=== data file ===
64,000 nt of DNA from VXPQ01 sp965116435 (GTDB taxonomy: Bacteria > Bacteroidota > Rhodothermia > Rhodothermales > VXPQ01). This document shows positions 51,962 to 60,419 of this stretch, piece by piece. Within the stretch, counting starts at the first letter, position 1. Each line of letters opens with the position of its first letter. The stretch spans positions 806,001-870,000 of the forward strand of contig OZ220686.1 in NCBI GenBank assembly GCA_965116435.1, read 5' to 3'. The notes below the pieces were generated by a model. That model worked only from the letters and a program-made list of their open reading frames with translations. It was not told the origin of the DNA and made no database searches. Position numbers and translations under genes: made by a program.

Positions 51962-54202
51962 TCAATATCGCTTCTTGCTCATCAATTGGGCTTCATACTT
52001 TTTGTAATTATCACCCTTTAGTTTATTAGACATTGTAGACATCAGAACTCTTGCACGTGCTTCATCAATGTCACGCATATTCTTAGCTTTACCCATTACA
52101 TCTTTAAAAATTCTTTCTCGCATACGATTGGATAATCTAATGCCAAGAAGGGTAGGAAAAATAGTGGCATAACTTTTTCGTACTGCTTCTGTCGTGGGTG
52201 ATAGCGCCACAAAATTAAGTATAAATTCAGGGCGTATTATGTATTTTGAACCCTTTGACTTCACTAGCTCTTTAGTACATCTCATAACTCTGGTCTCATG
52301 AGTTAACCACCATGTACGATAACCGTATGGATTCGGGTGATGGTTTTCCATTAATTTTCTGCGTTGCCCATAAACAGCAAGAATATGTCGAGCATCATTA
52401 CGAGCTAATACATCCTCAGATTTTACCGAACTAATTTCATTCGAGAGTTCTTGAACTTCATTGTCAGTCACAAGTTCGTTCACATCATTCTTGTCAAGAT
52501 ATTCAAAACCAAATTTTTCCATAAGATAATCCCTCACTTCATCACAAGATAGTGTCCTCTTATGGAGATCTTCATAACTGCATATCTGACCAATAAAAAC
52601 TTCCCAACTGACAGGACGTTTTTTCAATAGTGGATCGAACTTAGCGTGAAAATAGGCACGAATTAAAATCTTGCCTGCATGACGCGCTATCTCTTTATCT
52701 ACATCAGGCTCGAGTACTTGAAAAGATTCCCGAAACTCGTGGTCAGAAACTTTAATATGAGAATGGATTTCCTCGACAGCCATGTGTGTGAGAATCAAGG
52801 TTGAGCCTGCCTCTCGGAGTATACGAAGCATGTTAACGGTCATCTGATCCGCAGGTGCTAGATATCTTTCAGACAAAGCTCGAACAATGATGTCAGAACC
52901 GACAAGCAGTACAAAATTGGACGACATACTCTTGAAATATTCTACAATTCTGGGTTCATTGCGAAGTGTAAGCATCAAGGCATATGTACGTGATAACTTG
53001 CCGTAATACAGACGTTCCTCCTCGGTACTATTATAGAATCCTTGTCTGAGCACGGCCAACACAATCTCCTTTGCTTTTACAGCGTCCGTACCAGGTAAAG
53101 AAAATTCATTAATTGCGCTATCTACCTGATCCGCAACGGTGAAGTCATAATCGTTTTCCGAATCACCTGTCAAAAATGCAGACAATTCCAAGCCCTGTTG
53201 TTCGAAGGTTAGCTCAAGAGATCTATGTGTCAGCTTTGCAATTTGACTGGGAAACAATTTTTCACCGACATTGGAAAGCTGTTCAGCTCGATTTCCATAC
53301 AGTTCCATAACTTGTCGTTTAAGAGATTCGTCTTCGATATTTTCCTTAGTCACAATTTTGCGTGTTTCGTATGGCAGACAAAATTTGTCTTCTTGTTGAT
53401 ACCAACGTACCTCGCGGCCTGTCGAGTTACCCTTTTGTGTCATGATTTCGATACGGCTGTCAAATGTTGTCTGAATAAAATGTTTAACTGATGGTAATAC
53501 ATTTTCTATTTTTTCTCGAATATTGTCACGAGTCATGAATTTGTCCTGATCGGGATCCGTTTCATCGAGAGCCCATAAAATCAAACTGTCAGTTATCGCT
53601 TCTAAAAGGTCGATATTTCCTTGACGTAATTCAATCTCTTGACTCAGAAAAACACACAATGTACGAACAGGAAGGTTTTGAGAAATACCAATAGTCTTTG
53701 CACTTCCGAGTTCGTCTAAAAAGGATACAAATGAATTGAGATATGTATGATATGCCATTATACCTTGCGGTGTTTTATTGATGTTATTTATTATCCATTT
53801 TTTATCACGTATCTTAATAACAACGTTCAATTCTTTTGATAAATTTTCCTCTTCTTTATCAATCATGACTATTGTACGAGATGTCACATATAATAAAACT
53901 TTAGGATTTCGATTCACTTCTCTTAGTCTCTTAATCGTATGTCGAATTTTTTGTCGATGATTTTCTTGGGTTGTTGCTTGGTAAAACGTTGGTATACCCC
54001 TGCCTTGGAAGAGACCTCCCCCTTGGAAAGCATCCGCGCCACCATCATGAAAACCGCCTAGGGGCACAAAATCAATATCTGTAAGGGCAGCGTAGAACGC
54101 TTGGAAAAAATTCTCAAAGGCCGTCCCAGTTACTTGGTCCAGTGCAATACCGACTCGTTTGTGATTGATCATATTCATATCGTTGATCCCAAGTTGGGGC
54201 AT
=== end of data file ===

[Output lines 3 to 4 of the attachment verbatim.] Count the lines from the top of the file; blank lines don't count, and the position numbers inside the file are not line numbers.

51962 TCAATATCGCTTCTTGCTCATCAATTGGGCTTCATACTT
52001 TTTGTAATTATCACCCTTTAGTTTATTAGACATTGTAGACATCAGAACTCTTGCACGTGCTTCATCAATGTCACGCATATTCTTAGCTTTACCCATTACA